P.E.I. marked low on foreign worker treatment

Prince Edward Island received some of the lowest marks in Canada in a new report card on the treatment of temporary foreign workers.

Prince Edward Island received some of the lowest marks in Canada in a new report card on the treatment of temporary foreign workers.

The report, prepared by the Canadian Council for Refugees, says migrant workers on P.E.I. have little access to information about their rights, are given no support services, and are isolated by geography and language. Only in access to health care services does the province score above a C.

Legislation protecting foreign workers is falling behind other provinces, says Josie Baker, and housing is also a concern. (CBC)

Josie Baker of Charlottetown's Cooper Institute, a development education group, said the report card shows the other Maritime provinces are making inroads when it comes to foreign workers, leaving P.E.I. behind.

"Because in Nova Scotia they've put in a worker recruitment and protection act that is sort of still coming into play, and in New Brunswick they do offer settlement services and language courses for temporary foreign workers as well, and that's not something that's available in P.E.I.," said Baker, who recently authored a report for the Cooper Institute on temporary foreign workers.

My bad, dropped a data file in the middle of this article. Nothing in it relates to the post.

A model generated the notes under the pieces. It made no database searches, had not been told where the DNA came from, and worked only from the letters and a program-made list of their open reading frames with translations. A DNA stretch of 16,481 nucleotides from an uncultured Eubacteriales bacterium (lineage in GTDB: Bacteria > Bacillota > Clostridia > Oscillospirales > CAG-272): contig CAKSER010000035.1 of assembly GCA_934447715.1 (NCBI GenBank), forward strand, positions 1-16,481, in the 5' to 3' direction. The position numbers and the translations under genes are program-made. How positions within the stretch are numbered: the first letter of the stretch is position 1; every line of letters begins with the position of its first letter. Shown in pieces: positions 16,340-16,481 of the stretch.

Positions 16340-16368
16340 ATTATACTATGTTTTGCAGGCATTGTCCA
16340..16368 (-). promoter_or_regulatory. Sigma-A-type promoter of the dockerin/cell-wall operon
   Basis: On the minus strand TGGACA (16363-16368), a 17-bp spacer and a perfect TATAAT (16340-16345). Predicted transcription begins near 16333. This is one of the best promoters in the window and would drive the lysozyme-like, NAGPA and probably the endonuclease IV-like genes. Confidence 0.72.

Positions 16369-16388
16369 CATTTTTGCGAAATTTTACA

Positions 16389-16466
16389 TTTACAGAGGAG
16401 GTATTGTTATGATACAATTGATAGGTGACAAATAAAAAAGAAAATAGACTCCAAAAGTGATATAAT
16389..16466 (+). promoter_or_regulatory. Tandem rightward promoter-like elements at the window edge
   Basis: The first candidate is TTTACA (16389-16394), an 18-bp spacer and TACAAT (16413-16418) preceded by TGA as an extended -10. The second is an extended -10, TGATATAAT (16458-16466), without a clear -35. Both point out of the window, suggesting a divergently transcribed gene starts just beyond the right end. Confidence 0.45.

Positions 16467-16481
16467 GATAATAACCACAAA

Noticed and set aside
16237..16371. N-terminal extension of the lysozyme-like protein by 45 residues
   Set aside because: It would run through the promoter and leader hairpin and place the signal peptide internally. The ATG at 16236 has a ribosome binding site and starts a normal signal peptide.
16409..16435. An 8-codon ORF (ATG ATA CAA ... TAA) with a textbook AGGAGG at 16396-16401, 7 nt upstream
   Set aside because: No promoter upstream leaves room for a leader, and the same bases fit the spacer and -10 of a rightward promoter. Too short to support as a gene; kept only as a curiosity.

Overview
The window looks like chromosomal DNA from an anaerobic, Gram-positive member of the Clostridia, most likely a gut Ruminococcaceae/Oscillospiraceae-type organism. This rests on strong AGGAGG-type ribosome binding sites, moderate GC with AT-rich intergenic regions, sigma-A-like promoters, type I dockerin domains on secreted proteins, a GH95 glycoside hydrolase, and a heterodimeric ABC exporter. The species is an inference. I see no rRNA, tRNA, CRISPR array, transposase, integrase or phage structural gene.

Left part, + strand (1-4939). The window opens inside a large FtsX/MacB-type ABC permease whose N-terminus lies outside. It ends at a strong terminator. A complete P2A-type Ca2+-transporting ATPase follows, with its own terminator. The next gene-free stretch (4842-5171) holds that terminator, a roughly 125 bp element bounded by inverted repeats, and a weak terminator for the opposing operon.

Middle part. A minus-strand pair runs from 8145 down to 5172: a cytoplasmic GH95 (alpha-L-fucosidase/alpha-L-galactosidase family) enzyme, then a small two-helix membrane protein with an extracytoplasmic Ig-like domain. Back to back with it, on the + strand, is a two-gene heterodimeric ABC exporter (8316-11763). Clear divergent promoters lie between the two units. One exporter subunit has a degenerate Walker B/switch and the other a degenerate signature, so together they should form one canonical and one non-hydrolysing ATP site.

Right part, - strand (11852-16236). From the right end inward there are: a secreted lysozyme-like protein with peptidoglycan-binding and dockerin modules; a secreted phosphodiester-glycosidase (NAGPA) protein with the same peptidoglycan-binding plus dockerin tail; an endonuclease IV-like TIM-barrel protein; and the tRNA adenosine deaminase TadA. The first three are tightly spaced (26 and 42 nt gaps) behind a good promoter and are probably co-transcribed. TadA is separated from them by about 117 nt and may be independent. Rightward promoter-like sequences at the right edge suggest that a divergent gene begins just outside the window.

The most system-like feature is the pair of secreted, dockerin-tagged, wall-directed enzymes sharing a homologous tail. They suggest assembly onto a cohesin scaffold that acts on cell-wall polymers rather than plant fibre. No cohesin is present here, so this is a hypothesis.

The CCR report said housing conditions for farm and fish plant workers are also a major source of concern.

The number of temporary foreign workers in the province has more than doubled in the last few years, according to Citizenship and Immigration Canada, from 467 in 2008 to 1,119 in 2012.

A vulnerable workforce

The provincial government is still considering legislation to protect temporary foreign workers, changes it first promised in 2008, said Labour Minister Janice Sherry.

Sherry said her department, along with the departments of Innovation and Health, have been meeting to discuss what needs to be done to ensure workers receive their rights.

"They're pretty vulnerable, when you look at it from the perspective that you just mentioned. Language barriers, they have no knowledge of the communities, you know, they have no supports around them," said Sherry.

"Those are some of the questions that we're looking at from an employment standards perspective."

Sherry said the province has been trying to negotiate a memorandum of understanding with the federal government to get it to share the names of businesses where temporary foreign workers are employed.

Currently the province doesn't have access to that information.

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